People carry lit candles as they gather in central Baku on February 25, 2015 to commemorate the Khojaly massacre in 1992 in which ethnic Azerbaijanis were killed by Armenians during the Nagorno-Karabakh Wa
Peaceful protest: people gathered in Baku last month to commemorate those killed during the war with Armenia

The “frozen conflict” between Azerbaijan and Armenia over the territory of Nagorno-Karabakh is heating up, erupting in regular bursts of violence that threaten regional stability and risk triggering ripple effects beyond the southern Caucasus.

January’s casualty toll of 12 killed and 18 wounded was the highest confirmed number of victims in the first month of a year since a ceasefire halted a 1992-94 war between the two former Soviet republics. That conflict killed at least 20,000 people and turned more than 1m into refugees.

The latest clashes are on a less frightful scale, but international monitors say the 2014 death toll of about 60 people was the worst for 20 years. “The risks are increasing. The nature of the confrontation on the front line is becoming more dangerous. It’s not just snipers any more. It’s attack helicopters, artillery and more,” says one European official.

Serzh Sargsyan and Ilham Aliyev, the Armenian and Azerbaijani presidents, met on three occasions between August and October 2014 for talks brokered by Russia, then the US, then France. But none of these meetings advanced the prospects for a lasting peace settlement.

Instead, military expenditure, political intransigence and state-fuelled propaganda are intensifying on both sides of a dispute that concerns the EU, Russia, Turkey and the US, not least because oil and gas pipelines important to Europe’s energy security lie close to the Karabakh front line.

Mr Aliyev and his government are displaying more frustration with the lack of diplomatic progress than for many years. At February’s annual Munich security conference, he complained that western powers were guilty of double standards, by imposing sanctions on Russia for its actions in Ukraine, yet taking no meaningful steps to secure Armenia’s compliance with UN resolutions that call for its withdrawal from Azerbaijani land.

Azerbaijan has increased military spending over the past decade so that it is now double the size of Armenia’s entire state budget. Among Baku’s main arms suppliers are Israel and Russia.

In commercial, military and political terms, however, Armenia is more closely aligned with Moscow. Russia’s 102nd Military Base is located at Gyumri, Armenia’s second city. In January Armenia, unlike Azerbaijan, joined Russian president Vladimir Putin’s cherished Eurasian Economic Union, which unites Russia with several other former Soviet republics.

Having seized control of Karabakh and seven adjacent districts from Azerbaijan in the 1992-94 war, Armenia now relies heavily on its economic and security relationship with Russia to deter any attempt by Baku to reclaim its lost territories by full-scale war.

What is unclear is how Russia might react if Azerbaijan launched an attack but took care to confine its forces strictly to its side of the internationally recognised border with Armenia.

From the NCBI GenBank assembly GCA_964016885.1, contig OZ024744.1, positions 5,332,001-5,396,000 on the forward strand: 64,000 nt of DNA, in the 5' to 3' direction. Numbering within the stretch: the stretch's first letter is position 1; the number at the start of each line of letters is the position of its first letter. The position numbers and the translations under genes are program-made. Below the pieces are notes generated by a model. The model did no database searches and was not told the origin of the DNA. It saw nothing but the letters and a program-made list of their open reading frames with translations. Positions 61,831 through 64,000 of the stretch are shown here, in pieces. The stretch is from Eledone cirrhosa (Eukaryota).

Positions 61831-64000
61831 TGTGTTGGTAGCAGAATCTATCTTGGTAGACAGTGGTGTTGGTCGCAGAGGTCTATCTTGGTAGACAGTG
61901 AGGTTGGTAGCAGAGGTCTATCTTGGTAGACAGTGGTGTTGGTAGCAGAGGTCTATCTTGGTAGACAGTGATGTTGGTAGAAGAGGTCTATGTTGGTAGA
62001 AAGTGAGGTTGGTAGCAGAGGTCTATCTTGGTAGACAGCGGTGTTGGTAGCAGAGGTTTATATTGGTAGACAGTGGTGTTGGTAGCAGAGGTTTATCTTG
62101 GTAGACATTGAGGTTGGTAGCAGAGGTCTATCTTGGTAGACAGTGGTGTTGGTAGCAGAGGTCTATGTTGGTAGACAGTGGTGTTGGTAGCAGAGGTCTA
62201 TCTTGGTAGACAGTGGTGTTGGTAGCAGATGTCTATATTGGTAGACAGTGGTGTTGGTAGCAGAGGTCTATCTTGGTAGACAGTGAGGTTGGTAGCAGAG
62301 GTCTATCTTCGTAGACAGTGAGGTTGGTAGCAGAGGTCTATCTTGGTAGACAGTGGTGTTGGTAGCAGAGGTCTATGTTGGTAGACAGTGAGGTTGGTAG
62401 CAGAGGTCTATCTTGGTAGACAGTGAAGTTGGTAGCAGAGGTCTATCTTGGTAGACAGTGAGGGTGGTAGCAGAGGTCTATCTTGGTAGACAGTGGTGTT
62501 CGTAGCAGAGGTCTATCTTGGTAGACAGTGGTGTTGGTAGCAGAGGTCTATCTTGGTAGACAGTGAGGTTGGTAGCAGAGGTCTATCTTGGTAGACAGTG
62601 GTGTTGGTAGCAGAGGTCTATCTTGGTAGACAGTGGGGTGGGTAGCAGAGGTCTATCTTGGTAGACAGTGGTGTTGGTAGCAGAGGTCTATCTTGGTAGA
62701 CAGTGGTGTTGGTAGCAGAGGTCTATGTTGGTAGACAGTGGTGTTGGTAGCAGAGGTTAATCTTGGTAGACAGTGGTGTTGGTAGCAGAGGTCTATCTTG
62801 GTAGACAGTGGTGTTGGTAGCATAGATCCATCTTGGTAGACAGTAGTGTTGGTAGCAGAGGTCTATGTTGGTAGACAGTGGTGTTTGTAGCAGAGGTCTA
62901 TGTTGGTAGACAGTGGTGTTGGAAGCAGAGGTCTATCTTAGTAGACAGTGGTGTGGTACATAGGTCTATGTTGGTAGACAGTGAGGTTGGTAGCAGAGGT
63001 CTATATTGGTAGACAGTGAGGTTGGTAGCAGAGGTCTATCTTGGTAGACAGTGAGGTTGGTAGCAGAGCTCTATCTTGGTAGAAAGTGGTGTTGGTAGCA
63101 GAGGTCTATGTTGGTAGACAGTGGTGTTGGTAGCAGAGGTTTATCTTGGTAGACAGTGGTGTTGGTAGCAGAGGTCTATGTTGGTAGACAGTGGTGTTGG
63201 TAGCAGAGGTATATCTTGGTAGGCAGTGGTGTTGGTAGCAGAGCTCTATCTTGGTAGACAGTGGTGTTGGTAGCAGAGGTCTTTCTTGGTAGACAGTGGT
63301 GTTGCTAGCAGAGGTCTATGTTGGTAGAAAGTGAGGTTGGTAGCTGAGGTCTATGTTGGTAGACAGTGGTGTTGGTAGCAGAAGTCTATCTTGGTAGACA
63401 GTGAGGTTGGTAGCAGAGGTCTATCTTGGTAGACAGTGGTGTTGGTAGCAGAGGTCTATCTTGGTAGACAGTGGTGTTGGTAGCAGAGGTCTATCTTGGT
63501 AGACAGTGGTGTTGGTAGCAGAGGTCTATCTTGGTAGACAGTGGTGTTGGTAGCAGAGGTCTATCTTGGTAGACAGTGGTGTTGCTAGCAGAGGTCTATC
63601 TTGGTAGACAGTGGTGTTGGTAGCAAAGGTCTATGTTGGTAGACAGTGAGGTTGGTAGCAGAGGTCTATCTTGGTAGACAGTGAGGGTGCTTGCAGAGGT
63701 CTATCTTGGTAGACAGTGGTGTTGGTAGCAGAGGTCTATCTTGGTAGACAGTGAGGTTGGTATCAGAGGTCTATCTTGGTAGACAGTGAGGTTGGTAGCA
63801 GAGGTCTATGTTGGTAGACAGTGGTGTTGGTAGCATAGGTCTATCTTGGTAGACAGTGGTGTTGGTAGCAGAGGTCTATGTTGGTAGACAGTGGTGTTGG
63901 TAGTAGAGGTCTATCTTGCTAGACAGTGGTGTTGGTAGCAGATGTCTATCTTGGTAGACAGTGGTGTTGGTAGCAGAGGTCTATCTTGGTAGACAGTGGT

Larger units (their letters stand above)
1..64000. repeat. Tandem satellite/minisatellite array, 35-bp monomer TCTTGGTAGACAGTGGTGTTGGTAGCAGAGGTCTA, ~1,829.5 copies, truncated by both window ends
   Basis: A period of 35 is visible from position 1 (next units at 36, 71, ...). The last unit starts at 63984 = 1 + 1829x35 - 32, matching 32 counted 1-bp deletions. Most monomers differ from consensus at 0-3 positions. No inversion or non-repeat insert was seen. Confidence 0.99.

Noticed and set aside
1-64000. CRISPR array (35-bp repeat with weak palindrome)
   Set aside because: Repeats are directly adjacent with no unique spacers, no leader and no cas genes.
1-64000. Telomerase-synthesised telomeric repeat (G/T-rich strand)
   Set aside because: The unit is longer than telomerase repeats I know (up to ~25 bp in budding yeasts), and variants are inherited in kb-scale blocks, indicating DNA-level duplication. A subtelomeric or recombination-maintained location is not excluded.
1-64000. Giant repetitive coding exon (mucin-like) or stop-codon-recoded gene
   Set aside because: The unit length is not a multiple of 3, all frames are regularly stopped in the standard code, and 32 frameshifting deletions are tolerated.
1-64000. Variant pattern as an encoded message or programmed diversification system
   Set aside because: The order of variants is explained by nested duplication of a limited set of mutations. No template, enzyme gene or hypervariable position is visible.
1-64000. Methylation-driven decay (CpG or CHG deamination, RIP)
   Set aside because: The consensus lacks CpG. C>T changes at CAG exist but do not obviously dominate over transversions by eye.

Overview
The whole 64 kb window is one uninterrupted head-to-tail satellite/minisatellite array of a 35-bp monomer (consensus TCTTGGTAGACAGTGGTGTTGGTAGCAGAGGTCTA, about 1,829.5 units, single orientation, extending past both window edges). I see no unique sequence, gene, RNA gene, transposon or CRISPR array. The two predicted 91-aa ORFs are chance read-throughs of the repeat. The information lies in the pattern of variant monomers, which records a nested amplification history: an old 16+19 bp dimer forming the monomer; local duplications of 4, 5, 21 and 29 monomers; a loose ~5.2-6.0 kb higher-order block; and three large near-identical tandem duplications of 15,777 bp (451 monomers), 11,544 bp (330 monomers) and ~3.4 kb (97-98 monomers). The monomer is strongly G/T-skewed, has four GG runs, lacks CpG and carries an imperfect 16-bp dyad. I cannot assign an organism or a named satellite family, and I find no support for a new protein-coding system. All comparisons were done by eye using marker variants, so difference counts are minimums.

For Baku, a related consideration is the exposed position of Nakhchivan, an autonomous exclave that is vulnerable to Armenian pressure because Armenian land, next to the occupied territories, cuts it off from the rest of Azerbaijan to the east. Russia and Turkey view themselves as guarantors of Nakhchivan’s status.

With the US and France, Russia leads the Minsk Group, which, under the auspices of the Organisation for Security and Co-operation in Europe (OSCE), has tried without success to broker a Karabakh settlement for 22 years. Moscow’s alliance with Armenia, its arms sales to Azerbaijan and its 2008 military strike in Georgia, which resulted in that republic’s de facto dismemberment at Russia’s hands, raise questions about the Kremlin’s true intentions in the Minsk Group. However, western officials say acute tensions between Russia and western governments over Moscow’s annexation of Crimea and intervention in eastern Ukraine have not hindered co-operation on Karabakh.

Nagorno-Karabakh (which means “mountainous black garden”), a mainly Armenian-populated enclave of Azer­baijan in Soviet times, is today, for most practical purposes, an appendage of Armenia. However, like the Turkish Cypriot breakaway state in northern Cyprus, Karabakh is isolated in the international community. Its officials are excluded from the peace process, being represented by Armenia — a shut door at which they chafe.

Since 2007, mediators have tried to build an agreement on the so-called Madrid Principles, which foresee a phased Armenian withdrawal from most of the occupied lands around Karabakh and an eventual popular vote on the region’s status. At bottom, it may be that neither Armenian nor Azerbaijani society is psychologically ready for the concessions necessary to achieve a non-military solution.

“Given the breadth and depth of the propaganda on both sides, the younger generations may not be receptive to compromise,” says an official from an OSCE nation.

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